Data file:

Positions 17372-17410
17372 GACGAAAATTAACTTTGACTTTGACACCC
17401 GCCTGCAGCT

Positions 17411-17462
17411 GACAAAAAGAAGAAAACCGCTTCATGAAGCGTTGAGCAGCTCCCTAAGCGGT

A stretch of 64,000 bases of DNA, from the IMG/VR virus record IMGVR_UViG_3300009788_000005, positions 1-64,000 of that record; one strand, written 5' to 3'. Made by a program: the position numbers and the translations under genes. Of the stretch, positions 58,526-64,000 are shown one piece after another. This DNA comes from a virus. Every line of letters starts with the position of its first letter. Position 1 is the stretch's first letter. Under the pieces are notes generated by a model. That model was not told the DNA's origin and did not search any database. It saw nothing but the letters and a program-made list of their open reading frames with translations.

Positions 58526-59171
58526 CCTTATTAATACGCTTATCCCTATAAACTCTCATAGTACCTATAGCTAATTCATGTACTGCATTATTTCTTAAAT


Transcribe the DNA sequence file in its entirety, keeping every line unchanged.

Positions 17372-17410
17372 GACGAAAATTAACTTTGACTTTGACACCC
17401 GCCTGCAGCT

Positions 17411-17462
17411 GACAAAAAGAAGAAAACCGCTTCATGAAGCGTTGAGCAGCTCCCTAAGCGGT

A stretch of 64,000 bases of DNA, from the IMG/VR virus record IMGVR_UViG_3300009788_000005, positions 1-64,000 of that record; one strand, written 5' to 3'. Made by a program: the position numbers and the translations under genes. Of the stretch, positions 58,526-64,000 are shown one piece after another. This DNA comes from a virus. Every line of letters starts with the position of its first letter. Position 1 is the stretch's first letter. Under the pieces are notes generated by a model. That model was not told the DNA's origin and did not search any database. It saw nothing but the letters and a program-made list of their open reading frames with translations.

Positions 58526-59171
58526 CCTTATTAATACGCTTATCCCTATAAACTCTCATAGTACCTATAGCTAATTCATGTACTGCATTATTTCTTAAAT